“The angel said, Do not be afraid – I am bring you good news of great joy for all the people.” This text from Luke 2:10 is very familiar – we hear it as part of the Christmas story.
But what good news do we as a church bring to all the people? Do we tell them the Gospel, that God loves them, that Jesus is real and cares, that the Holy Spirit is an ever-present helper, or do Christians jump on the latest band-wagon of political correctness, that is, the Green movement.
This youtube extract, from a BBC documentary about Papua New Guinea, is a brilliant example of how the green concerns for conservation are putting trees first and people second. There is no good news for the people. Here we see a worried young mother, whose little baby has malaria. Fortunately, the medics attached to the documentary team are able to give the child some medicine, without which we are told that it would definitely die. The local tribe explain to the scientists that even though they own vast tracts of land and trees, they need to log them so they can afford education and medicine for their children. The Greenies leave us with the question hanging in the air – should these people be allowed to sell their trees? Or rather, are their little black babies worth less somehow than our cosy white city babies, who have access to medicine?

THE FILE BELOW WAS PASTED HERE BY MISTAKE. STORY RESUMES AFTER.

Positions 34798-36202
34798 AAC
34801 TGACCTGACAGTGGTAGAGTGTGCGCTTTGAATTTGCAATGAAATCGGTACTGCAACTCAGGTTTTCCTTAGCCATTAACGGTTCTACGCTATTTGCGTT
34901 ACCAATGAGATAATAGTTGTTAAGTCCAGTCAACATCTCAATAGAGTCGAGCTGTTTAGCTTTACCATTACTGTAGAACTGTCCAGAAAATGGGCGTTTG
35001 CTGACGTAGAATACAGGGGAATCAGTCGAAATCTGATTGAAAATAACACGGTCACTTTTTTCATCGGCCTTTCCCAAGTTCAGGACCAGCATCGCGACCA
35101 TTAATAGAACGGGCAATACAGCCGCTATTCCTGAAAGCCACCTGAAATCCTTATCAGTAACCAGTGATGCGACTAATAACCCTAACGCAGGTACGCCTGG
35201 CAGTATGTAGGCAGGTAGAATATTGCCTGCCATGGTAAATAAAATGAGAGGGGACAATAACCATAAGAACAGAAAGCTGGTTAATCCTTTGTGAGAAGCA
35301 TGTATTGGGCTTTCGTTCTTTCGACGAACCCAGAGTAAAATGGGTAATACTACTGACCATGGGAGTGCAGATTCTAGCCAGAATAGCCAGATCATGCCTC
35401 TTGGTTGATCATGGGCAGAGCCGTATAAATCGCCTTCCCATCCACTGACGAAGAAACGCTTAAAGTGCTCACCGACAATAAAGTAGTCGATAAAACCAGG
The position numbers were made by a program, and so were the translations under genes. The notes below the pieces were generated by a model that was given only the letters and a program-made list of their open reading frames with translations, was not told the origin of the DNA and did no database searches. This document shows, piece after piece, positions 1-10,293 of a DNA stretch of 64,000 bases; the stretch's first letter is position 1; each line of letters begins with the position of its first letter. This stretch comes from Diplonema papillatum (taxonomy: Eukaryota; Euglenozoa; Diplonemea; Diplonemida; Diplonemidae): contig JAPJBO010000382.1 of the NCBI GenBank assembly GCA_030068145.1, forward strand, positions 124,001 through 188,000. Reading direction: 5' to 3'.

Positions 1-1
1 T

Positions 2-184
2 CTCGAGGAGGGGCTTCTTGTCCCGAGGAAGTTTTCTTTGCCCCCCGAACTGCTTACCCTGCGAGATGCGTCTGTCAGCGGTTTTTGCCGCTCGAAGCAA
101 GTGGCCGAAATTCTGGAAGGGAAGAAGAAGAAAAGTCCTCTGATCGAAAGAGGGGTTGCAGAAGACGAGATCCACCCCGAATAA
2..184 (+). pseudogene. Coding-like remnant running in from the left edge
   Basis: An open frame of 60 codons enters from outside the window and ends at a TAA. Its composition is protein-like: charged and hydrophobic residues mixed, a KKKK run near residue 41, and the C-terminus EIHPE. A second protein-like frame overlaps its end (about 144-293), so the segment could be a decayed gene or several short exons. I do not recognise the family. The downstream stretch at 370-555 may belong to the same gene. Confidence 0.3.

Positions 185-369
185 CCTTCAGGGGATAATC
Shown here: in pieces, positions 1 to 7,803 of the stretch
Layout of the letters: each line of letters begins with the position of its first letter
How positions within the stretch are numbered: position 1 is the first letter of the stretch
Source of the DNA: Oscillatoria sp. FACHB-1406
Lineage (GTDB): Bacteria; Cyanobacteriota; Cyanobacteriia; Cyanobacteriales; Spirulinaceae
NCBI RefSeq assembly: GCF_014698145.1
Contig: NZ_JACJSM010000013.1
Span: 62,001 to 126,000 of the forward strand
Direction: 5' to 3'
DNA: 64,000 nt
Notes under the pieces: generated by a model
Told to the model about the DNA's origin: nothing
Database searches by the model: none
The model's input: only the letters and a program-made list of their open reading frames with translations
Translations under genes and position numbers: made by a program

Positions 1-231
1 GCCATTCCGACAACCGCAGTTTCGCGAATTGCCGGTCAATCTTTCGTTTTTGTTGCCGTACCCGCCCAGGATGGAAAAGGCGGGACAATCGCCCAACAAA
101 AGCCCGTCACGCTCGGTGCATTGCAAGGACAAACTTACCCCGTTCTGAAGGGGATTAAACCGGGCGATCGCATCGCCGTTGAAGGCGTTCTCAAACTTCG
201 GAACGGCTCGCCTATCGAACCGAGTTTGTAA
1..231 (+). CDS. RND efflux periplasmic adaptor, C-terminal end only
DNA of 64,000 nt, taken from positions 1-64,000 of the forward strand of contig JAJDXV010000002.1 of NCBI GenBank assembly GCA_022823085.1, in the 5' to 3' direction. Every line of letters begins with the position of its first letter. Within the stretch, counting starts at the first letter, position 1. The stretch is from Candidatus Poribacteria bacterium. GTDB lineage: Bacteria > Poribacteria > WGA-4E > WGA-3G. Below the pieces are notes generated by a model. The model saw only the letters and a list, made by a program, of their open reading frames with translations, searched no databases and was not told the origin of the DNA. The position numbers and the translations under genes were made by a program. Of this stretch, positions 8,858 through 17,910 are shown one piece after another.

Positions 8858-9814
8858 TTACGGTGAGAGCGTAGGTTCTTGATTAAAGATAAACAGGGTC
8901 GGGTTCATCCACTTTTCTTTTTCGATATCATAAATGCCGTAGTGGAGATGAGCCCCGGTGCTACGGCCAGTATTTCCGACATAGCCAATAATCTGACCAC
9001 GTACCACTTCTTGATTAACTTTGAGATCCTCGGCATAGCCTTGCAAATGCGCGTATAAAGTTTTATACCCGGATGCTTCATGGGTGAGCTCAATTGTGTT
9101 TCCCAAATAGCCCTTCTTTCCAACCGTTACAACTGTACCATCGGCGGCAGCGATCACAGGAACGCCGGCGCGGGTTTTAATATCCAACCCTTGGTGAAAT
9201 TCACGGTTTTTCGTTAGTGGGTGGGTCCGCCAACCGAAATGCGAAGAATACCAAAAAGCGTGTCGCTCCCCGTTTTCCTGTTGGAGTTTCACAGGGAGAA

The church should be about the business of saving people – spiritually, physically, whatever it takes. But whenever a church leader urges us to plant trees for the sake of the planet, my thoughts go back to the worried young mother in Papua New Guinea, and her baby.
The tree-planting ideas are based on bad science too, that has been discredited. We are learning more and more about the sun’s role in climate, and people cannot change that. At least if we’re going to plant trees, let them be food-bearing trees, like our local (secular) city council.